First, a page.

IRA 401K Roth written on notebook page

A Primer on Retirement Savings Accounts

  • Most people who have saved for retirement are invested in several accounts.
  • Consolidating savings accounts makes sense because it simplifies management and monitoring.
  • It’s important to know the pros and cons of each type of savings account 

Want to learn more? Talk to GlidePath Wealth Management’s founder. The call is free, but the information is priceless!


There’s $30 trillion invested in US retirement savings accounts, broken into 3 broad categories: Defined Benefit, Defined Contribution and Individual Retirement Accounts (IRAs). In the following, we discuss each of these and the types of accounts that fall into these categories.


Defined Benefit Plans: $10 trillion

  • Standard Pension: Best deal for beneficiaries 
    • Pays an annuity based on pay plus years of service
    • Dwindling usage, mostly government and union
    • All investment risk is borne by the employer.
  • Keogh: Eugene Keogh established the Self-Employed Individuals Tax Retirement Act of 1962
    • For self-employed & unincorporated businesses
    • Can be either defined contribution or defined benefit (HR(10))
    • Complicated
  • Both are governed by the Employee Retirement Income Security Act of 1974 (ERISA).  


Defined Contribution Plans: $9 Trillion 

  • 401(k) 
    • Elective salary deferrals up to $19,500 plus $6500 for over 50
    • Many have an employer match
    • Most have automatic enrollment, necessitating Qualified Default Investment Alternative (QDIA) that is typically a target date fund
    • Employee chooses investments, so bears all investment risk, including QDIA which is not chosen by employee
    • Governed by ERISA
  • 403(b)
    • 401(k) plan for public school employees and tax-exempt organizations
    • May have more limited investment choices
    • Might not be governed by ERISA
  • 457
    • 401(k) for government employees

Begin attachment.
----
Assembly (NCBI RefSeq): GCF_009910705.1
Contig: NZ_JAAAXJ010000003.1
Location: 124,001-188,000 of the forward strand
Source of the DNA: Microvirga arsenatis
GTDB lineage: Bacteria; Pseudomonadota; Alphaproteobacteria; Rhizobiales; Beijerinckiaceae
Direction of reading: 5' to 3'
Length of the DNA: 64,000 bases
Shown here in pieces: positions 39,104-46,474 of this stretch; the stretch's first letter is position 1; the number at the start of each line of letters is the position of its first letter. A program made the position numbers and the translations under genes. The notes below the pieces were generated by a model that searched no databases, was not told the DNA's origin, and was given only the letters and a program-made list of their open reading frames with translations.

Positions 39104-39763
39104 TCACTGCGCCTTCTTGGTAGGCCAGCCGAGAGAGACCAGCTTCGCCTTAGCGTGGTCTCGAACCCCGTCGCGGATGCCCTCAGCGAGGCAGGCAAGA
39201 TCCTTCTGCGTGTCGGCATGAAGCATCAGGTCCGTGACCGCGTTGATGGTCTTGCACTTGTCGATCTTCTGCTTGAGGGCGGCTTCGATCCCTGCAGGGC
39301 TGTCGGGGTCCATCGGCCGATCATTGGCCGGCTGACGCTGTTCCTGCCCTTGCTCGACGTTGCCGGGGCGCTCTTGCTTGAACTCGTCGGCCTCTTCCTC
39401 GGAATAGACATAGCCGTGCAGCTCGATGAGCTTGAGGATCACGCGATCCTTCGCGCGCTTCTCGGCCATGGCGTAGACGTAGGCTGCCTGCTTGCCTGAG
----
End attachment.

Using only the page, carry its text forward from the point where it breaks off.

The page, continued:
• Generally, not governed by ERISA
  • All investment risk is borne by the beneficiary. 


Individual  Retirement Account (IRA): $11 Trillion

  •  Traditional 
    • For individuals
    • Contribute up to $6000, plus additional $1000 for over 50
    • Can roll over other savings accounts into this IRA
    • For small companies
    • Contribute up to $13,500
    • Usually an employer match, like 2%
  • Roth, like Traditional except
    • Contributions are not deductible, but distributions are not taxed
    • Convert from Traditional by paying taxes as if income for the year of the rollover
  • Simplified Employee Pension (SEP)
    • For companies, especially sole proprietorships
    • Contribute up to 25% of pay, but no more than $57,000
  • All can be self-directed: More flexibility than Defined Contribution Plans


A Discussion of Defined Contribution Plans and IRAs

The common default (QDIA) in defined contribution plans is a target date fund. There is more than $2.5 trillion of 401(k) assets in TDFs, but despite this popularity, most agree that they have a serious deficiency – they’re one-size-fits-all. Individual investors in IRAs do not have to settle for one-size-fits-all TDF mutual funds. They can instead manage glidepaths tailored to their needs and circumstances, described as a “Lifetime Asset Management Plan” in the following:


Profit Sharing Plans (not truly savings plans, but discussed here for completeness)

  • Traditional 
    • Discretionary contributions tied to company profits, up to 25% but no more than $57,000
    • Like defined contribution, but with no employee contribution
    • Employees have investment discretion, so bears the risk.
  • Money Purchase
    • Employer contributes a fixed percentage of pay, up to 25% but no more than $57,000
    • Employee might have investment discretion from limited choices
  • Employee Stock Ownership Plan (ESOP)
    • Mostly used in non-public closely held companies
    • In essence the employer contributes shares of the company’s stock in lieu of money.
    • Popular for buying out departing employees


Save and Protect

The most important thing we can do to secure a comfortable retirement is to save enough. And secondly, we need to protect those savings – to not lose them – especially in the Risk Zone that spans the 10 years before and after retirement.   The following guide shows how much Fidelity advises us to save through life:

The Department of Labor also provides a very useful Retirement Income Calculator we can use to determine savings adequacy and develop a spending budget in retirement.

In reality, whatever we’ve saved as retirement approaches has to be “enough” because that’s all there is. We adapt a lifestyle that our savings can support for a lifetime, as we discuss in this article.


It’s important that we save for retirement and that we understand our options for the types of retirement savings accounts we use. There is plenty of help along the way. We just have to take it.  For example, this article explains mistakes you should avoid.   

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